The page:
TEXT OF STORY
Bill Radke: We told you earlier about the transition underway
between the Bush and Obama administrations. There’s another transition going on too — thousands of campaign workers who toiled long hours making calls and knocking on doors
are now grappling with the question, “now what?” From the swing state Ohio Public Radio, Karen Kasler has more.
Karen Kasler: It was the day before the election, and a dozen volunteers manned the phones at John McCain’s campaign office in Columbus. Glassworker Rick Datchick took 10 days’ vacation to help out. He was already contemplating going back to work.
Rick Datchick: It’s going to be an adjustment, because this there was just so much at stake here.
Kasler: You’re getting very emotional, this is really personal to you.
Datchick: Yeah, it is.
Later on that evening, at a Jay-Z and Beyonce concert for Barack Obama, campaign volunteer Bill Fullerton said he didn’t miss too much at work — he’s a realtor.
Bill Fullerton: Well, not much to do. Hahaha!
Datchick and Fullerton are among thousands who left jobs and college, often temporarily, to help out their candidates. Now, they pick up where they left off. But it’s different for paid staffers.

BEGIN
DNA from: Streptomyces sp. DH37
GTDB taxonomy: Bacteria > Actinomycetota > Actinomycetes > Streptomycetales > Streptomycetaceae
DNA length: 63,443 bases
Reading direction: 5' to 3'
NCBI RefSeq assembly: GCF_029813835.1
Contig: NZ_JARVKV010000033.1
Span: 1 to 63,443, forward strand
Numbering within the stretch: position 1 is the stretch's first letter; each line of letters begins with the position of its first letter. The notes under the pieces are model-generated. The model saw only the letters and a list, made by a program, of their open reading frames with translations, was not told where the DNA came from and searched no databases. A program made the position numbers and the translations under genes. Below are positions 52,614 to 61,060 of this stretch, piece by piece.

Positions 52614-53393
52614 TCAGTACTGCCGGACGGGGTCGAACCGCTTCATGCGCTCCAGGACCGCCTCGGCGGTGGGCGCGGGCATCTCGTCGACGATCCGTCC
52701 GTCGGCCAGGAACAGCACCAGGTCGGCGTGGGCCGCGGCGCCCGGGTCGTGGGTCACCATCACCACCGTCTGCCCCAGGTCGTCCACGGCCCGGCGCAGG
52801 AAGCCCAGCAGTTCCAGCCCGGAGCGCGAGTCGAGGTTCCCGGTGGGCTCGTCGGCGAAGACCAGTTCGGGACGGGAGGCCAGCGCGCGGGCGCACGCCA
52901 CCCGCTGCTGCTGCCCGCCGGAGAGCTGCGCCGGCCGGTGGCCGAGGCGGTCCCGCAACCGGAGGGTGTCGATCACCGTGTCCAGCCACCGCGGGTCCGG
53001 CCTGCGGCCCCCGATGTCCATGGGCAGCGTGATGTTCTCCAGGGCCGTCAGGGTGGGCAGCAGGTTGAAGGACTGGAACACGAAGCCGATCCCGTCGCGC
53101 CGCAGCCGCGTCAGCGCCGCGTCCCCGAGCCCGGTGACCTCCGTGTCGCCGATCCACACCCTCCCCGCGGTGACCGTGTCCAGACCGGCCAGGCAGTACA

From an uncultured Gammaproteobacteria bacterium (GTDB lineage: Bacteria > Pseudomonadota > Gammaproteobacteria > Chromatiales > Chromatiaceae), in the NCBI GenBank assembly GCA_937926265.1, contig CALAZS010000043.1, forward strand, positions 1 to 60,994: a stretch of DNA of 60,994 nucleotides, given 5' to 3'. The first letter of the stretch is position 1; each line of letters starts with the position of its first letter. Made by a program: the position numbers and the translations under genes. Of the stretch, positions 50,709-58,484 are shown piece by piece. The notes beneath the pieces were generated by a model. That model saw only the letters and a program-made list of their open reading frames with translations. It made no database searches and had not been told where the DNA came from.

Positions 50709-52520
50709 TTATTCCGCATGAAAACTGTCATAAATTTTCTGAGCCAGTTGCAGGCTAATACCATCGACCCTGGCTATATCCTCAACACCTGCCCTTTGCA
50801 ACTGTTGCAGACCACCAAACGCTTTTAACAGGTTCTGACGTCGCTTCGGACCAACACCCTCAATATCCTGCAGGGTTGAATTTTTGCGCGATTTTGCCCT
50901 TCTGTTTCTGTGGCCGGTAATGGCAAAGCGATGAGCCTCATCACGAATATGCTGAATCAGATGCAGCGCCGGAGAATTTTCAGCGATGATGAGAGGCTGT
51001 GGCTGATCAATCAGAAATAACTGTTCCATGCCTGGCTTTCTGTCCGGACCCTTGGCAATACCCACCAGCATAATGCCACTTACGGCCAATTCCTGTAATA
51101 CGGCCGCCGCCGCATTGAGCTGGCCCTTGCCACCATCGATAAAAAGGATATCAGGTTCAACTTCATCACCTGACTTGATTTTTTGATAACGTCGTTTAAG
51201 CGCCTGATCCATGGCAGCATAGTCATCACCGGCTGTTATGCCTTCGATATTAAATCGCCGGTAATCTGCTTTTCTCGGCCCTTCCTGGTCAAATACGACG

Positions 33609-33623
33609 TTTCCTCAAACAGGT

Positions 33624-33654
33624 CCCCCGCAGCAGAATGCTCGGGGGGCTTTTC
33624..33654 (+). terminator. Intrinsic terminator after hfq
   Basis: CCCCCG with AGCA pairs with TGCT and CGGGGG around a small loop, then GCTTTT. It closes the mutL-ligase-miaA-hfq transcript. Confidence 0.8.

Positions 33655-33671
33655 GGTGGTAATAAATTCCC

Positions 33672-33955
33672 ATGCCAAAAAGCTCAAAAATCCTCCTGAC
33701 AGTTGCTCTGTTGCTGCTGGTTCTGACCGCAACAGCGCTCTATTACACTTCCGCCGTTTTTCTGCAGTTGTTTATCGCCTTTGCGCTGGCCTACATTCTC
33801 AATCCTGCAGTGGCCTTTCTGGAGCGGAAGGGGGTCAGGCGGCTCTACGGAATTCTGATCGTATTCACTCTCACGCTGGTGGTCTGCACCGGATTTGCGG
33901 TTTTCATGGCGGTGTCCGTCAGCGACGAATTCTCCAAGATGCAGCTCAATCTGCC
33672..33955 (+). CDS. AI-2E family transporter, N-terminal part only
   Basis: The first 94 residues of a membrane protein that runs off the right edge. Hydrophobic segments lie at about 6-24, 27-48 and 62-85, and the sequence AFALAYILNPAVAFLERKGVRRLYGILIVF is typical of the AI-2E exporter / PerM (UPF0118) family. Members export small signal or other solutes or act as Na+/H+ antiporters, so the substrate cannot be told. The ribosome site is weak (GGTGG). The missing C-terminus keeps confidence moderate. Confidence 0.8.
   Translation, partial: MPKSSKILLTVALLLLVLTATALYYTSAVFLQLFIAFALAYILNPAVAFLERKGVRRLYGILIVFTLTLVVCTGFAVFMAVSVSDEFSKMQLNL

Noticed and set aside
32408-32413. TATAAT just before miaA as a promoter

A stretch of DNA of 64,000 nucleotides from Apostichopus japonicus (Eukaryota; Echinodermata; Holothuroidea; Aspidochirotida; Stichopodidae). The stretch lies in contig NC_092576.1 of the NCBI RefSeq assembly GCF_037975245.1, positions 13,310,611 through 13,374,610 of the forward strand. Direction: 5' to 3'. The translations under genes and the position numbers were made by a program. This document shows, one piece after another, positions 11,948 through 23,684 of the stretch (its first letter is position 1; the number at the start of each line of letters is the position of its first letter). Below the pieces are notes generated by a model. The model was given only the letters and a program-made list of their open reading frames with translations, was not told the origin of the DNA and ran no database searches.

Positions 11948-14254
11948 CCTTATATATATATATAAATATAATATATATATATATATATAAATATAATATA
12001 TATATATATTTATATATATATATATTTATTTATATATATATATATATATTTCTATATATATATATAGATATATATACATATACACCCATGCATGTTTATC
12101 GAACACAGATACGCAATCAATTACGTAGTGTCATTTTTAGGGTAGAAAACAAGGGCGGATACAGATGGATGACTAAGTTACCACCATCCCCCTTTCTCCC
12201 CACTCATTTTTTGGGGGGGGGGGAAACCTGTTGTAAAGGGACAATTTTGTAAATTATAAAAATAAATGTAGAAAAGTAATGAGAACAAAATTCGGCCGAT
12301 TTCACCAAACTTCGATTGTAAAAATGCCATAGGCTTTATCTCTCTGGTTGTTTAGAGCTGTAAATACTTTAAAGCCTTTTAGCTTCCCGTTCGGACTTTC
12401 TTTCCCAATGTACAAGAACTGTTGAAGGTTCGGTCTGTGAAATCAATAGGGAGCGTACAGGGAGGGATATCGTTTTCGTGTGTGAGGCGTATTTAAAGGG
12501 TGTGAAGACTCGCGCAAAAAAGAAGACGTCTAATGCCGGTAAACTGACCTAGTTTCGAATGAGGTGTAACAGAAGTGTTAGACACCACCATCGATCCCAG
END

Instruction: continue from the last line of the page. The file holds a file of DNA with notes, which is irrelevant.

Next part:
Aaron McClear is press secretary for California Governor Arnold Schwarzenneger. Before that, he worked in Washington at the Republican National Committee, after managing George W. Bush’s Ohio campaign in 2004. McClear says when Republicans held power, there was no shortage of jobs.
Aaron McClear: Now just you know, two years later, it’s completely opposite. And so if you are a Republican, it’s very difficult to get a job there. There are a lot of Republicans looking for the same few jobs right now.
The day after the election, Columbus workers for Obama packed up boxes and chattered about how to get jobs in D.C. or elsewhere. Aaron Pickerell is going back to the staff of Ohio Governor Ted Strickland after serving as director for Obama’s Ohio campaign.
Aaron Pickerell: You close down, you celebrate, you rest, you sleep a couple of weeks, you figure out what’s next, and a lot of people will go do campaigns. There will be enormous opportunity for folks to go work in the administration, I think.
It’s hard for the members of the losing team. A spokesman for the McCain campaign in Ohio wrote in an e-mail: “We have no interest in participating in this story.”
In Columbus Ohio, I’m Karen Kasler for Marketplace.
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